Shyness 3: Randomized Controlled Trial of Guided Versus Unguided Internet-based CBT for Social Phobia

Aust N Z J Psychiatry. 2008 Dec;42(12):1030-40. doi: 10.1080/00048670802512107.

Abstract

Objective: In two previous randomized controlled trials Titov et al. demonstrated significant benefit from an Internet- and email-based treatment programme for social phobia. The present study (Shyness 3) explores whether participants are able to complete this programme independently.

Method: A total of 98 individuals with social phobia were randomly assigned to a clinician-assisted computerized cognitive behavioural treatment (CaCCBT) group, a self-guided computerized CBT (CCBT) group, or to a waitlist control group. CaCCBT group participants completed the usual Shyness programme consisting of six online lessons, cognitive behavioural homework assignments, email contact with a therapist, and participation in an online discussion forum. CCBT group participants accessed the same resources except for therapist emails. An intention-to-treat model was used for data analyses.

Results: A total of 77% of CaCCBT and 33% of CCBT group participants completed all lessons. Significant differences were found after treatment between CaCCBT and control groups (mean between-groups effect size (ES) for the social phobia measures=1.04), and between the CaCCBT and CCBT groups (mean between-groups ES for the social phobia measures=0.66). No significant differences were found after treatment between the CCBT and control groups (mean between-groups ES for the social phobia measures=0.38). CCBT participants, however, who completed the six lessons made good progress (mean within-group ES for the social phobia measures=0.62). Quantitative and qualitative data indicate that both the CaCCBT and CCBT procedures were acceptable to participants.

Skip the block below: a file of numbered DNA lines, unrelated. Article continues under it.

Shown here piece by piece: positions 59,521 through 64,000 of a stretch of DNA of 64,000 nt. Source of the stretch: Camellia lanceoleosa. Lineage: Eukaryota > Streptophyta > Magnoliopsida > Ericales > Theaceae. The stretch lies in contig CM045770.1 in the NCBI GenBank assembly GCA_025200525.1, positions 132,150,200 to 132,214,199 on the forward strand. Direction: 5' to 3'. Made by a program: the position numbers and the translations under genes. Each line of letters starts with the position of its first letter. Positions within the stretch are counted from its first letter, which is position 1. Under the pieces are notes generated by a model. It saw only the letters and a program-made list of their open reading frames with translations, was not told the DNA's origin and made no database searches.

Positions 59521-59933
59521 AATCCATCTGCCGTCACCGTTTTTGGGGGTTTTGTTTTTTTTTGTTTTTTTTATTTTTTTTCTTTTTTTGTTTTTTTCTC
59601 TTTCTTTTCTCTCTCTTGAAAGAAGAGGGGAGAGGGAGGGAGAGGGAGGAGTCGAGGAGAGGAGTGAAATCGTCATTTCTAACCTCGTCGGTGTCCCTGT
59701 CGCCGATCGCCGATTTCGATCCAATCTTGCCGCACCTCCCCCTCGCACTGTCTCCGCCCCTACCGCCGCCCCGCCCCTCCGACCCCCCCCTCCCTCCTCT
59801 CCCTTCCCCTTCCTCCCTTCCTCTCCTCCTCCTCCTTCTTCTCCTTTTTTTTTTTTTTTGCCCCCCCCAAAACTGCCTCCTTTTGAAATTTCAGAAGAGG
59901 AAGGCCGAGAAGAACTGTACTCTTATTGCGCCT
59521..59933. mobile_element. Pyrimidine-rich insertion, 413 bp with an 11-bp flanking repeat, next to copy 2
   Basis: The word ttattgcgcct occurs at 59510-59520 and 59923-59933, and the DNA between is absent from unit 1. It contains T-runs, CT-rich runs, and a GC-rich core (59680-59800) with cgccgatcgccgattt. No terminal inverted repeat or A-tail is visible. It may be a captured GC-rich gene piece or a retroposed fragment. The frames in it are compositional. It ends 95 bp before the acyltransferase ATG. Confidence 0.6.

Conclusions: The reliability of this Internet-based treatment programme for social phobia has been confirmed. The therapist-guided condition was superior to the self-guided condition, but a subgroup of participants still benefited considerably from the latter. These data confirm that self-guided education or treatment programmes for common anxiety disorders can result in significant improvements.

Publication types

  • Comparative Study
  • Randomized Controlled Trial

MeSH terms

  • Adolescent
  • Adult
  • Cognitive Behavioral Therapy / methods*
  • Electronic Mail
  • Female
  • Humans
  • Internet*
  • Male
  • Middle Aged
  • Outcome and Process Assessment, Health Care / statistics & numerical data
  • Phobic Disorders / diagnosis
  • Phobic Disorders / psychology
  • Phobic Disorders / therapy*
  • Psychometrics
  • Self Care / methods
  • Shyness*
  • Therapy, Computer-Assisted / methods*
  • Young Adult